Mission: To support the development of a resilient Blueskin community
Objectives: To stimulate reasoned engagement and debate for the benefit of the Blueskin Community; To build participation and stimulate action; To document and disseminate the ideas and opinion of this time.
This is a place for those of us who accept that positive action and change are urgently required in order for this planet and its inhabitants to thrive. We welcome respectful comments that are thoughtful and focused on solutions to the environmental challenges that we all are facing.
We aim to stimulate discussions about significant issues usually with reference to the Blueskin community. Are we hopelessly naive to think that we can build stronger community by encouraging discussion, contention and reasoned argument? Time will tell.
by Chris Perley
Let us start with a story. I once had a discussion with a roading engineer. It started badly and got progressively worse. He was explaining to me – is there an engineer equivalent to mansplaining? – that the route down the coastal Norfolk Pine avenue of Marine Parade from the Napier Port to the Awatoto Fertiliser works was the shortest distance for the heavy trucks (He spoke slowly so I was able to follow his indisputable logic).
by Stephanie Pole
That’s the question I was asked by one of my bosses when he learned I lived in a Housing Co-op. And to be honest that’s the response from many people. They have visions of communes like Centrepoint and Gloriavale. But I live in the Peterborough Housing Co-op governed by the Otakaro Land Trust, situated in Central Christchurch. We have no religious affiliation and no charismatic leader promising to guide us to a better place!
by Sean Connelly
I recently picked up Frances Moore Lappe and Joseph Collins’s 1977 book Food First: Beyond the Myth of Scarcity. This was the follow up book to Lappe’s hugely popular Diet for a Small Planet. Although it was written nearly 40 years ago, the key message of the book is still relevant. The authors suggest that food provides the most useful tool to make sense of our complex world and that food is the right place to focus our attention and energy if we want change to occur. While the nature of global and local problems have shifted since that time, I believe the underlying message holds true. It is worrying that after 40 years, we are still grappling with similar problems.
by Pam McKinley
Electric vehicles are great for the environment and your wallet, and amazing to drive. A guide about owning and driving an electric vehicle (EV) in New Zealand can be found in The New Zealand Electric Car Guide. The NZ government has also put out a guide at EECA. If you are on Facebook there is the NZ EV Owners group, plus Dunedin EV Owners has a Facebook page and monthly email newsletter for local owners and anyone interested in EV topics.
by Hugh Campbell
The signing of the Trans-Pacific Partnership Agreement (TPPA) provides the perfect moment to reflect on whether the long term dream of successive New Zealand governments to usher in a world of free trade in agriculture has taken on a increasingly fantastical quality.
by John Kaiser
Keeping power generation, distribution, and retailing local and community-owned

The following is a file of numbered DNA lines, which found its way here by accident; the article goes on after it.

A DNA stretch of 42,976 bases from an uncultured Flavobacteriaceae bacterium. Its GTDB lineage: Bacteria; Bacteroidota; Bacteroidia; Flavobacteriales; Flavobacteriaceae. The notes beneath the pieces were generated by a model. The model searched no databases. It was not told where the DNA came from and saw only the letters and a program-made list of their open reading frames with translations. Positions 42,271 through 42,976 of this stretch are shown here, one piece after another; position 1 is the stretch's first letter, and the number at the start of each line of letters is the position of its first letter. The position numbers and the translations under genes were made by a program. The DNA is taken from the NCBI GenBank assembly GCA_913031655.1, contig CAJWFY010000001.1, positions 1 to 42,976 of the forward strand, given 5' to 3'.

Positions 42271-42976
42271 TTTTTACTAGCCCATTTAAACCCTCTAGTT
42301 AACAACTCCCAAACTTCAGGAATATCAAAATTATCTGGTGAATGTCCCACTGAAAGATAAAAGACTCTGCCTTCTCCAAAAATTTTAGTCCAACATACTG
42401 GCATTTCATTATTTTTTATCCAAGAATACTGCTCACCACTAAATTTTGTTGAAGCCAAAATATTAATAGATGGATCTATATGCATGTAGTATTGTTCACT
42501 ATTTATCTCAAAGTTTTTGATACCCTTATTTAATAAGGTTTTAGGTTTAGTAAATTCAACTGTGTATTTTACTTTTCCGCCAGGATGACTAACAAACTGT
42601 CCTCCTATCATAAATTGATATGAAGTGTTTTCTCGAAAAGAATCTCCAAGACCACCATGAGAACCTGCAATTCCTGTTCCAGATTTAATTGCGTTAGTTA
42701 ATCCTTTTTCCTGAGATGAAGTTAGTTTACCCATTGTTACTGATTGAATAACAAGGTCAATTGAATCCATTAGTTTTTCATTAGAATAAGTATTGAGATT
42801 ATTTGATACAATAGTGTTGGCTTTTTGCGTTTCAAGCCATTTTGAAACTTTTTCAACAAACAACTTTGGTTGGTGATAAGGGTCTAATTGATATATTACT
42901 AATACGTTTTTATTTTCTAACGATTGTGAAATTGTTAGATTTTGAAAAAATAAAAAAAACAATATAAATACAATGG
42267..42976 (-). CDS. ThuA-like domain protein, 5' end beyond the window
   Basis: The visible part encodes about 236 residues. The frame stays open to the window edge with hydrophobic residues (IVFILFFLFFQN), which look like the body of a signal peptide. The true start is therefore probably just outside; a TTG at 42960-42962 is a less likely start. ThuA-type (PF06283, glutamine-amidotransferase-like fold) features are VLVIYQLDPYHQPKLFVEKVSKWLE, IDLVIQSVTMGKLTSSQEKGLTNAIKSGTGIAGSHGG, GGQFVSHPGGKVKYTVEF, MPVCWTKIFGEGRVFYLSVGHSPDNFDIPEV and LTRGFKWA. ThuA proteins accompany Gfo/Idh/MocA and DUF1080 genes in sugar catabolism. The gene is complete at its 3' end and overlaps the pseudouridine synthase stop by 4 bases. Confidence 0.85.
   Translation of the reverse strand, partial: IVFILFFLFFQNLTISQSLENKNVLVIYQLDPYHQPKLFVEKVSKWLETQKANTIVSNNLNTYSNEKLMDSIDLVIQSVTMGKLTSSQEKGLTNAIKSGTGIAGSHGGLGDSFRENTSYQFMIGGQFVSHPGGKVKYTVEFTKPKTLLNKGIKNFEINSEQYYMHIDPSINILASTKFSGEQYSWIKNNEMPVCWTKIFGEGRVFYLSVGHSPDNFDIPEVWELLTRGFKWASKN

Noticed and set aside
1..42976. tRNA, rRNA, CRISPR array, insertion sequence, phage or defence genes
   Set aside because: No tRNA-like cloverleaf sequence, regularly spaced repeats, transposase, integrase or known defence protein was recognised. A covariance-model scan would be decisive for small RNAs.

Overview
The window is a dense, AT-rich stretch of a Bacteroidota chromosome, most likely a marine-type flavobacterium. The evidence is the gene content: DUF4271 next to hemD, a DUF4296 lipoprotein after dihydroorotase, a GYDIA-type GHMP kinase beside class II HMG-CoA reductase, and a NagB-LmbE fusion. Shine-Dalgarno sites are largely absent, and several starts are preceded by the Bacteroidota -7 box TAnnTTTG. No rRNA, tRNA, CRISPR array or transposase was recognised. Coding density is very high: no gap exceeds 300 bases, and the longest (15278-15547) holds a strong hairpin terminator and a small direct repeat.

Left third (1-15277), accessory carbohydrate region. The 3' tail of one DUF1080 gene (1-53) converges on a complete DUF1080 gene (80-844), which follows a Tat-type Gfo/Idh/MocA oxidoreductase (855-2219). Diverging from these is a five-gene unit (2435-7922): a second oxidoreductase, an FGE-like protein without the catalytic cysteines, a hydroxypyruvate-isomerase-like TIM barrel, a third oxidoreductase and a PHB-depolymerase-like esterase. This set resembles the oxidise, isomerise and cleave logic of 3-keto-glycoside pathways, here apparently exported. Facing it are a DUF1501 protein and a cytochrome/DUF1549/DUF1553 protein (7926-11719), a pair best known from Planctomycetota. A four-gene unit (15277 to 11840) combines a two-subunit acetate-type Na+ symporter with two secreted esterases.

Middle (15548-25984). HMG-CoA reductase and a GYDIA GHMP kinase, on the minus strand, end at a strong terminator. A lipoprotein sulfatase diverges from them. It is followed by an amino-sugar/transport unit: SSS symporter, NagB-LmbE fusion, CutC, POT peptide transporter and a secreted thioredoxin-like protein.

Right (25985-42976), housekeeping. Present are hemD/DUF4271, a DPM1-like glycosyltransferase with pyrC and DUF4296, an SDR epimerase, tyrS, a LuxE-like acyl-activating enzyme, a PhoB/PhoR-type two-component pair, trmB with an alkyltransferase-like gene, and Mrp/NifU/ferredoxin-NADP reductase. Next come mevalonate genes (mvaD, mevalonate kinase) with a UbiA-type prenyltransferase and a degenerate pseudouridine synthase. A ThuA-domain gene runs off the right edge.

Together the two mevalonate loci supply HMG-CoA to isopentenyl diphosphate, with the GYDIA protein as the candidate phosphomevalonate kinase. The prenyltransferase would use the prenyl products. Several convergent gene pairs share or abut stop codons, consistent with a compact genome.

Download the PDF version here
interview with Councillor Jinty MacTavish
We sought out Councillor Jinty MacTavish to get a inside take on local government and the mechanics of our local democratic system in this interview.
by Hilary Rowley
“News Flash. Massive climate change event prevents food supplies from reaching Dunedin.” This is becoming an increasingly likely scenario. I had in mind the Christchurch earthquakes and the major snows a few years ago which closed all access roads to Blueskin Bay when I started to write this article, but this week alone we have had our own earthquake and a record rainfall which was so close to being a damaging flood.
by Morgan Williams
This is a tale of two parts. The first is about personal efforts to build and operate a more energy efficient home, as are members of the Blue Skin Bay community, and the second examines the massive changes that are beginning to occur in electricity production and supply systems worldwide. These changes are being driven by a combination of rapidly advancing technologies, consumer/citizen demands and society’s attitudes to electricity supply, marketing and business models. As has happened numerous times over the last 200 years, the rapid adoption of a new technology by some parts of society has been strongly resisted by others, often business interests, because of perceived threats to their goals. Government policies also play a key role, particularly if they entrench particular technologies and systems and hence limit needed changes. The threat of stranded capital is also a strong impediment to change in electricity generation and supply systems as in other capital-intensive industries.
The personal story
In 2010 my wife, Pam, and I decided to depart Wellington for sunny Nelson, a return to the South Island (our taurangawaewae) and the opportunity to build a more energy efficient home and get back to our love of gardening in an excellent climate. This was our second effort at building a more energy efficient home applying an ‘80/20 rule’. Our building approach has been deliberately conventional but with a design and material focus on energy efficiency, within an acceptable budget. In short the sort of house that many people could build cost effectively if they wanted a home with lower operating and maintenance costs, higher comfort levels (warmer & cooler) and ultimately a lower carbon footprint for its inhabitants. Our house of 232 sq metres plus garages, designed in 2010 and completed in mid 2012, incorporated the following attributes: